Hemolytic anemia occurs when red blood cells are destroyed faster than your bone marrow can make them. This can be caused by diseases, autoimmune disorders, or cancer. The treatment depends on the cause.
Red blood cells have the important mission of carrying oxygen from your lungs to your heart and throughout your entire body. Your bone marrow is responsible for making these red blood cells.
Hemolytic anemia can be extrinsic or intrinsic.
Extrinsic hemolytic anemia develops by several methods, such as when the spleen traps and destroys healthy red blood cells, or an autoimmune reaction occurs. It can also come from red blood cell destruction due to:
- autoimmune disorders
- medication side effects
Intrinsic hemolytic anemia develops when the red blood cells produced by your body don’t function properly. This condition is often inherited, such as in people with sickle cell anemia or thalassemia, who have abnormal hemoglobin.
Other times, an inherited metabolic abnormality can lead to this condition, such as in people with G6PD deficiency, or red blood cell membrane instability, such as hereditary spherocytosis.
Anyone of any age can develop hemolytic anemia.
It’s possible that a doctor may not be able to pinpoint the source of hemolytic anemia. However, several diseases, and even some medications, can cause this condition.
Underlying causes of extrinsic hemolytic anemia include:
- enlarged spleen
- infectious hepatitis
- Epstein-Barr virus
- typhoid fever
- E. coli toxin
- systemic lupus erythematosus (SLE), an autoimmune disorder
- Wiskott-Aldrich syndrome, an autoimmune disorder
- HELLP syndrome (named for its characteristics, which include hemolysis, elevated liver enzymes, and low platelet count)
In some instances, hemolytic anemia is the result of taking certain medications. This is known as drug-induced hemolytic anemia. Some examples of medications that could cause the condition are:
- acetaminophen (Tylenol)
- antibiotics, such as cephalexin, ceftriaxone, penicillin, ampicillin, or methicillin
- chlorpromazine (Thorazine)
- ibuprofen (Advil, Motrin IB)
- interferon alpha
- rifampin (Rifadin)
One of the most severe forms of hemolytic anemia is the kind caused by receiving a red blood cell transfusion of the wrong blood type.
Every person has a distinct blood type (A, B, AB, or O). If you receive an incompatible blood type, specialized immune proteins called antibodies will attack the foreign red blood cells. The result is an extremely fast destruction of red blood cells, which can be lethal. This is why healthcare providers need to carefully check blood types before giving blood.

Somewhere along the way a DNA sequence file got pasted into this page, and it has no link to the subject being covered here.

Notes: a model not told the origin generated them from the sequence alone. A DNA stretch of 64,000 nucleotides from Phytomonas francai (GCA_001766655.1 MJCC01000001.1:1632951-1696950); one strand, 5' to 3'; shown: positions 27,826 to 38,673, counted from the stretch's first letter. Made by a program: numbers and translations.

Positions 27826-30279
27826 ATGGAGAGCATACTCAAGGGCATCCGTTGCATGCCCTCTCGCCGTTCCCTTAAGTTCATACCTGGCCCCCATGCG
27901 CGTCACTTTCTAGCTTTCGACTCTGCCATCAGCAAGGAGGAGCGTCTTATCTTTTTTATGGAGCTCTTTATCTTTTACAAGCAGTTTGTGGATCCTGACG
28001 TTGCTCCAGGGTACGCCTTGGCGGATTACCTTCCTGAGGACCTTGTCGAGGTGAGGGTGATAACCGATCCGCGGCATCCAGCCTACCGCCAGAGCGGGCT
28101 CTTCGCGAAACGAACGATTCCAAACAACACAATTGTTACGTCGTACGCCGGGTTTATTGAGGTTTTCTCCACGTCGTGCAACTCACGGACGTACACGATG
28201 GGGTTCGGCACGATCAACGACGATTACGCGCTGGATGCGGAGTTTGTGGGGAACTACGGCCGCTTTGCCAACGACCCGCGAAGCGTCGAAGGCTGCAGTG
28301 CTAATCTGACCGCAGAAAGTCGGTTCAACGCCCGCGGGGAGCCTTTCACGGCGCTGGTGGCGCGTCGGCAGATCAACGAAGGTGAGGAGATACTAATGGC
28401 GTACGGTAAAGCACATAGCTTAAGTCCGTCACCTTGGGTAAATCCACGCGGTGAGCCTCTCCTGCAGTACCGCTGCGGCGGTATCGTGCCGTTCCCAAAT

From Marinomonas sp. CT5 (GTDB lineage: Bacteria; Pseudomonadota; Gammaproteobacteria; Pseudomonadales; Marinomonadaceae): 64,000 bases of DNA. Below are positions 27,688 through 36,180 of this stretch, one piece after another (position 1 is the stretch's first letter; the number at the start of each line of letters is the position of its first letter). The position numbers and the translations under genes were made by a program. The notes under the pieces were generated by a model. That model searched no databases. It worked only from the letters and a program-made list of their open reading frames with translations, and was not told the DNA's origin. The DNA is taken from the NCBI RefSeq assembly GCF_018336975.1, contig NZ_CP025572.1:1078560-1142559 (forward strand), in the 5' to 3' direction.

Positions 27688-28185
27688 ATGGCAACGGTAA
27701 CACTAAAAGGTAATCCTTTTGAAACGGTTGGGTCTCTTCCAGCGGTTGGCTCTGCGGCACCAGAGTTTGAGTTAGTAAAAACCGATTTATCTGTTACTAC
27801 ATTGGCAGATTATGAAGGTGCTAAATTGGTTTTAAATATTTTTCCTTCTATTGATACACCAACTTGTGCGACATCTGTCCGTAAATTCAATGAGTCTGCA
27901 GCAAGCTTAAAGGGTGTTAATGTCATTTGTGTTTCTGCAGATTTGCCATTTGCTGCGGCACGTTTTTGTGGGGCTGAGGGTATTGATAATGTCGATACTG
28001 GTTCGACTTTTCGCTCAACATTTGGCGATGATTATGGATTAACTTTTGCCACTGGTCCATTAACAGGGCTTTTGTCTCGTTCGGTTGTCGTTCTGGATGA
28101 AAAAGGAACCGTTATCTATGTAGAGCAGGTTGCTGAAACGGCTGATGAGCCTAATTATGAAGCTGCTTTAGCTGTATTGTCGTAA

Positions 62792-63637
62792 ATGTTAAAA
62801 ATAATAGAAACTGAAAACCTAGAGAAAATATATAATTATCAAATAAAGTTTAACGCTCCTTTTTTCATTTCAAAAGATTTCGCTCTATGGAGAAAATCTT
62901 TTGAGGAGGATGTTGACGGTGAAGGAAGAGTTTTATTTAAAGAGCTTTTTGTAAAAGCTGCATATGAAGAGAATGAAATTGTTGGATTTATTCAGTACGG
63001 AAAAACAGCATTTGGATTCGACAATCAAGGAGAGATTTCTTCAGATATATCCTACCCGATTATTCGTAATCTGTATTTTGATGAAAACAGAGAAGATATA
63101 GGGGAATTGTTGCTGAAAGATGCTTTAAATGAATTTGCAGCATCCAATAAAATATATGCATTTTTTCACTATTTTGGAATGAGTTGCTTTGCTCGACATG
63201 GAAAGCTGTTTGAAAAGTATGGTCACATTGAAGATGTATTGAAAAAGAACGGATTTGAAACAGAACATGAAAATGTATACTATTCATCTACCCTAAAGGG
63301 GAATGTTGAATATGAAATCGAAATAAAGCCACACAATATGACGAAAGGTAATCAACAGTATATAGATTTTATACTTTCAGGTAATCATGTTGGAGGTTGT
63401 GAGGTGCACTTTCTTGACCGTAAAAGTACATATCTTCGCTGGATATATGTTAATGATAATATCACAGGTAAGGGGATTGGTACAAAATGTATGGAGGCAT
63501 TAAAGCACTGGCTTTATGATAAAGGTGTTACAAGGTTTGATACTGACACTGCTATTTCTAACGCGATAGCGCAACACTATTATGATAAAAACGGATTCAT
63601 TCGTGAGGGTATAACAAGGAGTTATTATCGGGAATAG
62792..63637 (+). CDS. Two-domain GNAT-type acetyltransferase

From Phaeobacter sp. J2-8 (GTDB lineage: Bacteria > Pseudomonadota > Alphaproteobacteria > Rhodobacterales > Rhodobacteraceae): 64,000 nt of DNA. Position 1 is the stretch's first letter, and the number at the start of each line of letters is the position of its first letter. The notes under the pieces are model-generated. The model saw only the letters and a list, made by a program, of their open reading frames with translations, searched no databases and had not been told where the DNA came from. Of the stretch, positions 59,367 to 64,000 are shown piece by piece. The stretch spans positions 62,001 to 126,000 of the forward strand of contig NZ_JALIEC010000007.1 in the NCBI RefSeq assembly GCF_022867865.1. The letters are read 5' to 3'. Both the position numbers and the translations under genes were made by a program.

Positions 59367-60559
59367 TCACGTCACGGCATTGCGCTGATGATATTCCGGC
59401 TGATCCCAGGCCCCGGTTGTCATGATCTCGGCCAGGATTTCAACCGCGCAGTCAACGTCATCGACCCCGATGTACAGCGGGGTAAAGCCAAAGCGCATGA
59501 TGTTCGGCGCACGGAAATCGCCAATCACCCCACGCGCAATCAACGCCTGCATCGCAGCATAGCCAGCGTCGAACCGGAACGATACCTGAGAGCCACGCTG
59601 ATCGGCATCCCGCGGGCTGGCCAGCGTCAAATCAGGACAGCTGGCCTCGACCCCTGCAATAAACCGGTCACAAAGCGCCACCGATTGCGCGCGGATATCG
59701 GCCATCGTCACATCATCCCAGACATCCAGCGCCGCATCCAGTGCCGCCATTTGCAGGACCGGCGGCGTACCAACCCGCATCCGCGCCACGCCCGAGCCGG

Some causes of hemolytic anemia are temporary. Hemolytic anemia may be curable if a doctor can identify the underlying cause and treat it.
Because there are so many different causes of hemolytic anemia, each person can have different symptoms. However, there are some shared symptoms that many people experience when they have hemolytic anemia.
Some symptoms of hemolytic anemia are the same as those for other forms of anemia.
These common symptoms include:
- paleness of the skin
- weakness or inability to do physical activity
Other common signs and symptoms that are seen in those with hemolytic anemia include:
- dark urine
- yellowing of the skin and the whites of the eyes (jaundice)
- heart murmur
- increased heart rate
- enlarged spleen
- enlarged liver
Hemolytic disease of the newborn is a condition that occurs when a mother and baby have incompatible blood types, usually because of Rh incompatibility. Another name for this condition is erythroblastosis fetalis.
In addition to the ABO blood types (A, B, AB, and O) discussed earlier, Rh factor also figures in a person’s specific blood type: A person can be either negative or positive for Rh factor. Some examples include A positive, A negative, AB negative, and O positive.
If a mother has a negative Rh blood type and her baby’s father has a positive one, there’s a chance hemolytic disease of the newborn can occur if the baby’s red blood cells are then positive for Rh factor.
The effects of this are just like red blood cell transfusion reactions where there is an ABO mismatch. The mother’s body sees the baby’s blood type as “foreign” and could potentially attack the baby.